Now it’s Gage’s turn to be in the spotlight, something that’s never been his specialty. He’s always been more comfortable telling the stories of others, something he hopes to keep doing although his stint at Fox Sports Detroit ended July 1, after the national brass laid off all its regional writers nationwide.

“I’ve gotta tell you a funny story,” Gage said. “My niece’s daughter last night, 6 years old, she said, ‘Mom, I know where I want to live.’

“My niece, Wendy, said, ‘Where’s that, Jenny?’

‘ “I want to live in Cooperstown, New York.’ Wendy goes, ‘Why’s that?’

‘ ‘‘Well, because Uncle Tom is going into the Hall of Fame, and when everybody leaves, he’s going to be lonely there.’ ”

Don’t worry, Jenny. Uncle Tom will return home to Grosse Pointe after the weekend hoopla.

But he’ll keep a place in the Hall of Fame forever.

Big games, in Gage’s words

Here are the leads that Tom Gage wrote for The Detroit News after two memorable Tigers games — the win over Oakland that sent the Tigers to the World Series in 2006 and Justin Verlander’s first no-hitter.

OCTOBER 14, 2006

Detroit — With one swing, they all knew.

The moment Magglio Ordonez hit the ball, the Tigers knew. Rising up as one at Comerica Park, the fans did, too. Everyone did.

This team — this incredible Tigers team of 2006 — is headed for the World Series.

There it went, into the night, Ordonez’s game-winning home run, with two on and two out off Huston Street in the bottom of the ninth, to give the Tigers a 6-3 victory on Saturday over the Oakland A's and a four-game sweep of their American League Championship Series.

There it went, his second home run of the game, soaring over the left-field fence, forever etching itself into Detroit sports lore. Craig Monroe, at second base, raised both arms. Placido Polanco, who’d been on first, was celebrating by the time he reached third.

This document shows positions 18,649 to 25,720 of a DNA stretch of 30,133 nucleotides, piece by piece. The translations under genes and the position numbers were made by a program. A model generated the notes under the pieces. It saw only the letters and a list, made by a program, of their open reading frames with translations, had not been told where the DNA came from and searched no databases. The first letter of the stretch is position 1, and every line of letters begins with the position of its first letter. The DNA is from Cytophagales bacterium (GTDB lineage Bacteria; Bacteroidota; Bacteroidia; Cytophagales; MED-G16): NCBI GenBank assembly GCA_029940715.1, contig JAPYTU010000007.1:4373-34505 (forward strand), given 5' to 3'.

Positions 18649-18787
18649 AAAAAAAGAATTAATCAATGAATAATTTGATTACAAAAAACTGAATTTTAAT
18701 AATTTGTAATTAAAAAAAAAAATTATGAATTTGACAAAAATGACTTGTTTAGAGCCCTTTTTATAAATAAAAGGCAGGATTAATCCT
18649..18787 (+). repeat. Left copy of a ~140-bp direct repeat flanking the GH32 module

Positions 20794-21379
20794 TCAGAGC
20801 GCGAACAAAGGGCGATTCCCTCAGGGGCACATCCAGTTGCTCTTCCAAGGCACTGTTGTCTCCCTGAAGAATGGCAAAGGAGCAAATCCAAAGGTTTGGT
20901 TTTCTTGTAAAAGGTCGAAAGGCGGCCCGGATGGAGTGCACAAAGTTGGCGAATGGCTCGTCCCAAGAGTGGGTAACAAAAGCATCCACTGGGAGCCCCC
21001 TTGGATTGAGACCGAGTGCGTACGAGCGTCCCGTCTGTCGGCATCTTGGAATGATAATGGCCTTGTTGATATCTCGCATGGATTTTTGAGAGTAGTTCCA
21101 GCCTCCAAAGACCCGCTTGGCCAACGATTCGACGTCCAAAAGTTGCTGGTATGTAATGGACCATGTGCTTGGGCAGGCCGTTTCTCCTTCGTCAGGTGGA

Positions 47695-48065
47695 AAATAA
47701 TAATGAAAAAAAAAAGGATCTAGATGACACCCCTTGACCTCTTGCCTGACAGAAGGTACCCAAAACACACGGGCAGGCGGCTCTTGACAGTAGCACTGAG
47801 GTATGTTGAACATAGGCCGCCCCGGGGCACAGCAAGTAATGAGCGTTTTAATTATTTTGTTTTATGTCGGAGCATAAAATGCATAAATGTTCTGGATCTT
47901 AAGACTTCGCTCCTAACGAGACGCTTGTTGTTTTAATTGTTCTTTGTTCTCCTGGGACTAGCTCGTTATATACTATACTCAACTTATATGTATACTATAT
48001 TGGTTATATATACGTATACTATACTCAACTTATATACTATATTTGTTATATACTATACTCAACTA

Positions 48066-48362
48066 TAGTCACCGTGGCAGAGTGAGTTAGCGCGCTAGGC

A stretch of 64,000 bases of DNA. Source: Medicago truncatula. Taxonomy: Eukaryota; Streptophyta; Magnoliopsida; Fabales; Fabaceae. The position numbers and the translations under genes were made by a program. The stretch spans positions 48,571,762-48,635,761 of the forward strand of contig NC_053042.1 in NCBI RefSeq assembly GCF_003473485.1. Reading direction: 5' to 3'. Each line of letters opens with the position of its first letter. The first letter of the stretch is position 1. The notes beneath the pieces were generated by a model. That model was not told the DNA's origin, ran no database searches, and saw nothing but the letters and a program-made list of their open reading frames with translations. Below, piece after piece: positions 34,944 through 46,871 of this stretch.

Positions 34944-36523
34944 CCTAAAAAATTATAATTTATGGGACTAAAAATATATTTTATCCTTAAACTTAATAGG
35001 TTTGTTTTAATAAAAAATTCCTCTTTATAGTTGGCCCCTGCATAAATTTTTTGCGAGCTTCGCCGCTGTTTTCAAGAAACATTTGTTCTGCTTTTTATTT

“I was just hoping for a base hit and look what we got,” Polanco said.

Look, indeed.

JUNE 12, 2007

Detroit — Incredible. Justin-credible.

Amid the birds, the bugs and the Brewers, Justin Verlander filled in one of the great voids in Tigers’ history on Tuesday night.

A no-hitter at home.

A no-hitter in a 4-0 Tigers’ victory that the fans could sense in the fourth or fifth — or whenever they realized something special was in the works.

A no-hitter over the Milwaukee Brewers with the tension building inning by inning, out by out, with no disappointment lurking at the end.

By the time J.J. Hardy’s fly ball to right landed in Magglio Ordonez’s glove for the final out, Verlander already had been grabbed by catcher Pudge Rodriguez near the mound.

The celebration already was underway.

Not since 1952 had a Tigers pitcher thrown a no-hitter at home.

Fifty-five years later, there’s been one. This amazingly talented right-hander has pitched his way into the record book.

“One of the most special moments of my life,” said Verlander, 24, pausing just long enough to reconsider its magnitude. “The most special moment of my life to this point.”